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Can I Sue My Workplace for Negligence

Usually, an employee who is injured on the job cannot sue their workplace for negligence if their injury is covered by their employer’s workers’ compensation insurance, according to the North Carolina Industrial Commission (NCIC).

Workers’ compensation is a no-fault system, which means you don’t have to prove negligence or file a lawsuit against your employer to recover benefits. Rather, your employer files a claim with its workers’ comp insurance carrier, which provides coverage for medical expenses and part of your lost income.

There are a few situations, however, in which a worker can sue their employer or a third party.

When a Worker Can Sue Their Employer After Suffering an On-the-Job Injury

An attorney might be able to help you sue your boss in the following cases:

Your Employer Intentionally Injured You

If your employer injured you on purpose, you may be able to sue them.

Your Employer Does Not Have Workers’ Compensation Insurance

Employers that don’t carry workers’ compensation insurance when it is legally required expose themselves to liability for workplace injuries. If your employer is uninsured, you may be able to file a lawsuit to recover all of the damages you have incurred.

Be aware, however, that these are exceptions to the usual rule. Most cases that involve injury from workplace accidents must go through workers’ compensation for benefits like medical treatment, lost wages, and residual disability.

When an Employee Can Sue a Co-Worker for Job-Related Injuries

If a co-worker intentionally injures you, you might be able to sue them separately for your wounds and other losses. For example, if a co-worker intentionally and recklessly endangered you or harmed you physically, they could be held liable.

Suing an Employer for Retaliation After Filing a Workers’ Compensation Claim

Workers' Compensation Form with Pen, Calculator, and Glasses on the Table

Employees who file for workers’ compensation are protected under the law. As such, retaliation on the part of an employer can be grounds for a lawsuit.

To recover damages, you must prove that your employer demoted you, terminated your employment, or otherwise harassed or discriminated against you after you filed a workers’ comp claim. You may be entitled to damages that are not covered by workers’ compensation, such as emotional distress.

Unfortunately, employers can launch a number of defenses against retaliation claims. For example, your employer may argue that poor job performance (not the fact that you filed for workers’ compensation) resulted in the adverse consequences to your employment.

Pursuing compensation for employer retaliation related to your workers’ compensation claim can be challenging. It is crucial to work with an experienced workplace injury lawyer who can collect evidence and advocate for your best interest at every stage of your case.

When an Employee Can Sue a Third Party for On-the-Job Injuries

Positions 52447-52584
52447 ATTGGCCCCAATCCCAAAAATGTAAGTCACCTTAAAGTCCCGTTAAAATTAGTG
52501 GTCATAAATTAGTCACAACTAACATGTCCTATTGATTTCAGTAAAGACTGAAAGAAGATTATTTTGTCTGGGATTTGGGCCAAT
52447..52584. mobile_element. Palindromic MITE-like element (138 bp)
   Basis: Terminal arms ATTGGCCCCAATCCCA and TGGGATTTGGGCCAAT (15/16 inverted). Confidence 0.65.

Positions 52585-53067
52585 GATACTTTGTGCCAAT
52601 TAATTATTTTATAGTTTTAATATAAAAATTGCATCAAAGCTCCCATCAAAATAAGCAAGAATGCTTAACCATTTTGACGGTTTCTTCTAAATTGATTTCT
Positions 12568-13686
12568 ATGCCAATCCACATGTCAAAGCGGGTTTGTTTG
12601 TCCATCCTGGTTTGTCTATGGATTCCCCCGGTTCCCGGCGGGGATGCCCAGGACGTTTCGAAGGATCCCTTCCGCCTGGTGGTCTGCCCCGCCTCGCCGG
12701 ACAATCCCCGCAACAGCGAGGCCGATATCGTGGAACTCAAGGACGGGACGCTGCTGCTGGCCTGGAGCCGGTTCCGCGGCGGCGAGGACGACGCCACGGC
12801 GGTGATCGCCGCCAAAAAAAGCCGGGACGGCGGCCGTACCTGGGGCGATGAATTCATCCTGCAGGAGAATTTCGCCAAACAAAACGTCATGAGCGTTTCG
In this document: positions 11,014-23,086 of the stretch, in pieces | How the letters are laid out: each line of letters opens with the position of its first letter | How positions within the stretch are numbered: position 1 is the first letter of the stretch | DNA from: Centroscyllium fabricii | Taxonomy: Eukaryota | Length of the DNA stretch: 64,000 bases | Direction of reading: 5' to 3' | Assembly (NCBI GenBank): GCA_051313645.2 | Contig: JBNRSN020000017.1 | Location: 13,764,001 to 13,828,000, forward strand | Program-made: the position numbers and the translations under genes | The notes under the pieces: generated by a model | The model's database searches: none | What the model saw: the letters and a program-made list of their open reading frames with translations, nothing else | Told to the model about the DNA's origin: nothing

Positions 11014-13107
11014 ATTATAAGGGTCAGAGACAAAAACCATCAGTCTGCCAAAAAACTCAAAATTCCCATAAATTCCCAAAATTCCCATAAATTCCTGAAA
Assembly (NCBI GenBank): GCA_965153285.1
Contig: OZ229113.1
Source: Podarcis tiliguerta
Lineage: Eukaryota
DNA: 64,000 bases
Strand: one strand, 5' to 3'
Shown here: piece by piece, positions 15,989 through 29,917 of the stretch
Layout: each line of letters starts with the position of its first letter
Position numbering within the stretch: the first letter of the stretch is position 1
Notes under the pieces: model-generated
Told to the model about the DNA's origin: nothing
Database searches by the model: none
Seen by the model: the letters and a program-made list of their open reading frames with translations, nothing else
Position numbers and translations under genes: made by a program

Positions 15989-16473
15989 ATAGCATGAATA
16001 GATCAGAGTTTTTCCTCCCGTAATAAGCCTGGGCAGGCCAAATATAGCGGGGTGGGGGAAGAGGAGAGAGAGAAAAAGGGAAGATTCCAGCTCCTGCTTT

Even if workers’ compensation insurance covers a work injury, you might have a separate case against a third party. If the third party caused your injuries through negligence, you might be able to pursue them for your personal and financial suffering.

If you do recover compensation against a third party for your injuries, you may have to pay some money back to the workers’ compensation program if they provided benefits to you.

Types of Claims Against Third Parties

Here are a few examples of situations in which you might be eligible to file a lawsuit against a third party, even though the injury happened while you were working:

  • Dangerous or defective products. If your injuries are the result of using an item that had a defect or dangerous flaw, you might be able to sue the manufacturer in a product liability case.
  • Premises liability claims against a property owner who is not your employer. An example of this situation is when your job involves making deliveries. If you get injured by a hazard at a destination caused by the owner’s negligence, you might have a premises liability claim against the owner.
  • Truck or car accident while on the job. Many jobs involve driving a motor vehicle, for example, driving from one job site to another. If you get injured in a collision because of another driver’s negligence, you might be able to sue them for your injuries.
  • Other people on the job site who are not co-workers or your boss. Let’s say that you were working in the office when a worker from an outside company delivered a vending machine. Due to the worker’s negligence, the heavy equipment fell over and injured you. You could file a separate personal injury lawsuit against that worker’s employer.
  • Injuries caused by independent contractors or subcontractors. Some activities in a workplace or on a job site are contracted out to one or more third parties. If the negligence of a contractor or subcontractor caused your work injury, you may be able to file a lawsuit.

There could be other situations in which a worker could sue a third party for injuries suffered while on the job. Our team can help you determine if you have a valid third-party claim.

Choose Whitley Law Firm to Handle Your Work Accident Case

It can be difficult to determine whether you can sue your workplace for negligence. You can speak to a lawyer from our firm to learn more. Once we have determined whether you have a case against your employer or another party, we’ll get started.

The Whitley Advantage means that the Whitley Law Firm treats you like family. We use our over 80 years of combined experience working for injured North Carolinians to get justice for you.

Get the Whitley Advantage by calling (919) 785-5000. We offer free case evaluations for seriously injured individuals and work on a contingency-fee basis. You do not owe us any legal fees until you win. See how we can help you today.